Changes ahead for Manchester
Manchester Mayor Frank Guinta, up for re-election to a third term had he chosen to run, announced recently that he would not seek the office.
Guinta claimed that he would seek “higher office,” assumedly because he was hearing voices from those urging him to run, and claiming that running for re-election while seeking higher office would be inconsistent with serving as mayor.
Guinta’s action raises an interesting question and points to what may be a disturbing trend. Relatively young people, with no experience running things, often seek election to offices with executive responsibility. While there is nothing wrong with young people seeking office, the trend of first-time office-seekers running for chief executive positions in cities, or federal congressional or Senate seats seems somewhat out of whack. Aldermanic or selectmen seats, school board positions, legislative office and the like are more logical entry points into public office.
Indeed, without meaning to be harsh, Guinta’s two terms as Manchester’s mayor are devoid of any accomplishments that anyone has noticed. That being the case, what commends him for higher office? Similarly, among those rumored to be considering the office are bright, young but inexperienced people with no track record of administrative experience.
Why these untested people would think of running for a position that is chief executive of a several-hundred-million-dollar enterprise is one question. Why anyone would think of electing them is another.
In any event, Guinta’s exit provides another opportunity for a mass reshuffling in the state’s largest city’s offices. The outcome of that race is important, not only to the city, but also to the state.
The state recently held a “stimulus summit” in Durham. Participants came from all over New Hampshire and represented governmental entities, municipalities, not-for-profits and a host of folks hoping to find a piece of the economic stimulus pie provided by the American Recovery and Reinvestment Act of 2009.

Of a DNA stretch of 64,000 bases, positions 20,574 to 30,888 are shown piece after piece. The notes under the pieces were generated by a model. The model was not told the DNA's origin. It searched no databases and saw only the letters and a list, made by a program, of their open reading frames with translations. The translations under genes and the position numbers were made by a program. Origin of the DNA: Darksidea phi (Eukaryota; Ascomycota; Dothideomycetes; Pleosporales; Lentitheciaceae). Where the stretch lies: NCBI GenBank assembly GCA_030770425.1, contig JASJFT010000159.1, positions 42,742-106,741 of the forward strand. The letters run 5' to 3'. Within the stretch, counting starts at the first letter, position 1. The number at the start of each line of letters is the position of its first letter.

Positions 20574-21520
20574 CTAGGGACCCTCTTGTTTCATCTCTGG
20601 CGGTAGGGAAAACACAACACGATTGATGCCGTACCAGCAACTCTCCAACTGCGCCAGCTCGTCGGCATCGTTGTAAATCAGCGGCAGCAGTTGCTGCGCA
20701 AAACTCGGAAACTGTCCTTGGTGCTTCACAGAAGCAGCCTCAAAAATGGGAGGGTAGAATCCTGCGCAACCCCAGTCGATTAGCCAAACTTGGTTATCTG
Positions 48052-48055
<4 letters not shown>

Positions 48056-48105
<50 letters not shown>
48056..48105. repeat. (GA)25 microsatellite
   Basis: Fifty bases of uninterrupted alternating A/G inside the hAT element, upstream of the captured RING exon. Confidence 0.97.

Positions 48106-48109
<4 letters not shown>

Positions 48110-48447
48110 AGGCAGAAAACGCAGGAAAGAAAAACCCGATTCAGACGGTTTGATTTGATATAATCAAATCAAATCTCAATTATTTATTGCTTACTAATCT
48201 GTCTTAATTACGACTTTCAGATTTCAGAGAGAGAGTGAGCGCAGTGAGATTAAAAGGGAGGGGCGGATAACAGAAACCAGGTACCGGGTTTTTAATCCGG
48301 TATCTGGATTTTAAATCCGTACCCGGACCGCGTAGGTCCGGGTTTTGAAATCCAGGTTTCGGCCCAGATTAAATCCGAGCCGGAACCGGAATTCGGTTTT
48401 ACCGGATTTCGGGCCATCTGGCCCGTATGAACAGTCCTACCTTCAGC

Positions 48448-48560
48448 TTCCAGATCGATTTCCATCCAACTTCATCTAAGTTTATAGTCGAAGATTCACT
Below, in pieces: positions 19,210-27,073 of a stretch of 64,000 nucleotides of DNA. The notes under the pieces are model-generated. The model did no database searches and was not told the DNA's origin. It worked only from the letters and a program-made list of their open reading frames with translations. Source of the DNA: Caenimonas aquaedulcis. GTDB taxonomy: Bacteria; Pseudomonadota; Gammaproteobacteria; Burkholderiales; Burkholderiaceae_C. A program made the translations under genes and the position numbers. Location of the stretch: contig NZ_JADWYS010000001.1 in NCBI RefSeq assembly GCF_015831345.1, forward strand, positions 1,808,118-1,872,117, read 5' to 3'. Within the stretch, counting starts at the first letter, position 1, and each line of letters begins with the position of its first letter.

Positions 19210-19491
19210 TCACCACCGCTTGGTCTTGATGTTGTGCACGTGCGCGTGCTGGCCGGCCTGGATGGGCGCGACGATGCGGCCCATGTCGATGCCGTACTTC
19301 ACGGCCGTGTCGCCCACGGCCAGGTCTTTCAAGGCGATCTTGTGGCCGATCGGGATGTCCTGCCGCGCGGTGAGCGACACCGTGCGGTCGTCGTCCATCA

The meat of the subject was described by Orville “Bud” Fitch, director of the New Hampshire Office of Economic Stimulus. Fitch, the deputy attorney general, described the process for applying for funds and the various components of the stimulus package.
Basically, there are programs for the state government in the areas of education, roads and infrastructure, funds for various specific municipal programs like clean water and wastewater treatment plants, local education and other funds. There are not many opportunities for not-for-profits to seek help, but those who think there might be were urged to contact the state agency that normally provides funding or is involved in their subject matter. Applications for many of the programs have short time frames and therefore interested parties should inquire quickly.
More information can be found at www.nh.gov, by e-mailing NHOES@nh.gov or calling 603-271-2121.
The 9,000 or so not-for-profits in New Hampshire have been the subject of much discussion during the recession.
The New Hampshire Center for Non-Profits, an effective organization headed by Mary Ellen Jackson, has a helpful Web site – nhnonprofits.org. On it, draft policies, procedures, helpful hints and notice of publications and conferences can be found.
Increasingly, not-for-profit boards and executives are seeking to cooperate with each other and get help. Many small not-for-profits struggle with issues that have successfully been handled by larger ones and the New Hampshire Center for Non-Profits seeks to be a clearinghouse.
The New Hampshire Charitable Foundation, Charitable Trust Division of the Attorney General’s Office and other concerned parties are engaged in discussions of how not-for-profits can coordinate, cooperate and share efficiencies. These efforts need to be successful if not-for-profits are to survive and serve the purposes for which they were established.
In connection with not-for-profits, the Internal Revenue Service recently has introduced a new Form 990, the form that has to be filed every year by almost all not-for-profits.
The new form delves much more deeply into the policies that boards have, any possible conflicts of interest, pecuniary benefit transactions and the like, as part of an effort to scrutinize the activities of not-for-profit organizations and make sure they are operating for the public purpose that allows them their tax exemptions.
Not-for-profit board members and executives should be aware of the new 990 requirements. Especially for those who fill out these forms themselves without the help of sophisticated accounting professionals, it is important to get to know these new requirements promptly.
Many of the new requirements come as a result of the special interest taken in not-for-profit activities by U.S. Sen. Charles Grassley, Republican of Iowa, former head of the Senate Finance Committee and its present senior Republican member.
Over the years, Grassley has been a supporter of not-for-profit tax exemptions but has taken special interest in organizations he believed were not operating in a manner consistent with the tax exemption, whether because of high salaries, benefits or other perceived abuses.
Whether right or wrong, Grassley’s efforts have resulted in the new form, questions, requirements for policies, and have made the life of not-for-profit organizations more complex. Those involved should be ready for the changes.
Brad Cook is a shareholder in the Manchester law firm of Sheehan Phinney Bass + Green and heads its government relations and estate planning groups. He also serves as secretary of the Business and Industry Association of New Hampshire.